C4 stands for Canadian, creative, collaborative and charity - key elements to founder, Carla D'Angelo. C4 makes fashion-forward eyewear for women, designed in Italy. Through their charity work with their sister brand, AYA, they've raised over $100,000 for OneXOne's school breakfast program.
Stowaway Cosmetics makes travel friendly, modular premium makeup and skincare. Less is definitely more with their right-sized lipsticks, foundations, blush and eye-makeup. Founded by Chelsea Crowley, and Julie Fredrickson, their products are also gluten-free and cruelty-free.
Former Warby Parker employees Jen Rubio and Steph Korey teamed up to create this innovative, direct-to-consumer online luggage brand. Away combines high quality materials, and innovative technical features to create one of the best carry-on bags out there.
Founded by mama, Elle, in 2011, Solly Baby wraps has quickly become the go-to for new mamas for baby wearing. Her baby-wraps are made in the USA from one of our fave fabrics, Modal. Solly baby proudly supports "Every Mother Counts", an organization focused on making childbirth safe for all mothers globally.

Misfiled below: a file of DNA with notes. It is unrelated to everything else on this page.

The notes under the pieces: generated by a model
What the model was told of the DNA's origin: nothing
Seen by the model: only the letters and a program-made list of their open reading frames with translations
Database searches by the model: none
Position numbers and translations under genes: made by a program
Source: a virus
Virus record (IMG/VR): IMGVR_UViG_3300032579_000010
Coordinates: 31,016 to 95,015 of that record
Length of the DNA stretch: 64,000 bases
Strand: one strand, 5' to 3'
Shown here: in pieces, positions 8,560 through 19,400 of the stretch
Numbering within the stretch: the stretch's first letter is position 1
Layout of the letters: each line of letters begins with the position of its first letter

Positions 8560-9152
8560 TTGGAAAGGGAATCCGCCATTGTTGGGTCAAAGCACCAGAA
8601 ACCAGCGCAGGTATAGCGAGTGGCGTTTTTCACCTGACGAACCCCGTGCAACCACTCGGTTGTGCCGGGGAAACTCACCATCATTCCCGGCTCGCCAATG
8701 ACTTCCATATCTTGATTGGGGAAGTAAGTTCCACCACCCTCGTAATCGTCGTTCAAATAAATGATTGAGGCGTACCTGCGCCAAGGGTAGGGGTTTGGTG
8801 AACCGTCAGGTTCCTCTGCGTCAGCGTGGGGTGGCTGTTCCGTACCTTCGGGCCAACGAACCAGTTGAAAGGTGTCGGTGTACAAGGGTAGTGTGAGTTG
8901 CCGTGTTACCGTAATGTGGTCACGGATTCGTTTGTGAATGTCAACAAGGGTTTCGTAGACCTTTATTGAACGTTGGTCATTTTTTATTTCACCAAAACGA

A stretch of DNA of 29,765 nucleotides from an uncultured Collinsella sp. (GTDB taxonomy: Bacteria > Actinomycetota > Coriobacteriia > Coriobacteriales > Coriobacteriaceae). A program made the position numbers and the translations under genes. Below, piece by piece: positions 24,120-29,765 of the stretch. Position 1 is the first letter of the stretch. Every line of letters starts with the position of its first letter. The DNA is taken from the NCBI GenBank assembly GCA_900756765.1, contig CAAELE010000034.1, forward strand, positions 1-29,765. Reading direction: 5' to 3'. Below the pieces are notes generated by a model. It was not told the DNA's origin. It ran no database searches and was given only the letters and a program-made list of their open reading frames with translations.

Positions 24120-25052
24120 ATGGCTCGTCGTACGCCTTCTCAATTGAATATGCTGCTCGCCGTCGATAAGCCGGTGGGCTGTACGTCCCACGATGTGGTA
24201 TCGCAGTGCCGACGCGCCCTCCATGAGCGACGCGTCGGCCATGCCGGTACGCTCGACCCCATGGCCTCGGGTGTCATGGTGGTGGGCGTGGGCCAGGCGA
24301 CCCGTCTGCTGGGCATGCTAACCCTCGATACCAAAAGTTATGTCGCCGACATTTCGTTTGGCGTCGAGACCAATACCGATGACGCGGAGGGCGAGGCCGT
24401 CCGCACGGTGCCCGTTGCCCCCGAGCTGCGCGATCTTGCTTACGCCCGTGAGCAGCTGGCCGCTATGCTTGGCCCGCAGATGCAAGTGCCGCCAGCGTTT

Mala Collective makes beautiful mala necklaces, bracelets, scarves and other small accessories from sustainable materials, made with love by hand in Bali by fair trade artisans. Mala collective supports several charitable organizations including Opportunity International, Live below the Line, Karma Teachers and Big Brothers/Big Sisters.
Founder Ariel Kaye had a dream of recreating that 5-star hotel bedding feel in her own home, and launched Parachute in 2014. Using premium natural fibers, Parachute is able to go direct to consumer and cut the cost to an affordable level. Parachute also supports the charity, "Nothing but Nets", which provides mosquito nets to prevent malaria in sub-saharan Africa.
For those who love a little woo-woo and crystals, meet the Wild Unknown. Founded by Kim Krans, the Wild Unknown makes hand-illustrated tarot decks, guidebooks, candles, and incense. The Wild Unknown gives back a portion of their proceeds to organizations like The Himalayan Institute that helped build a library in Cameroon.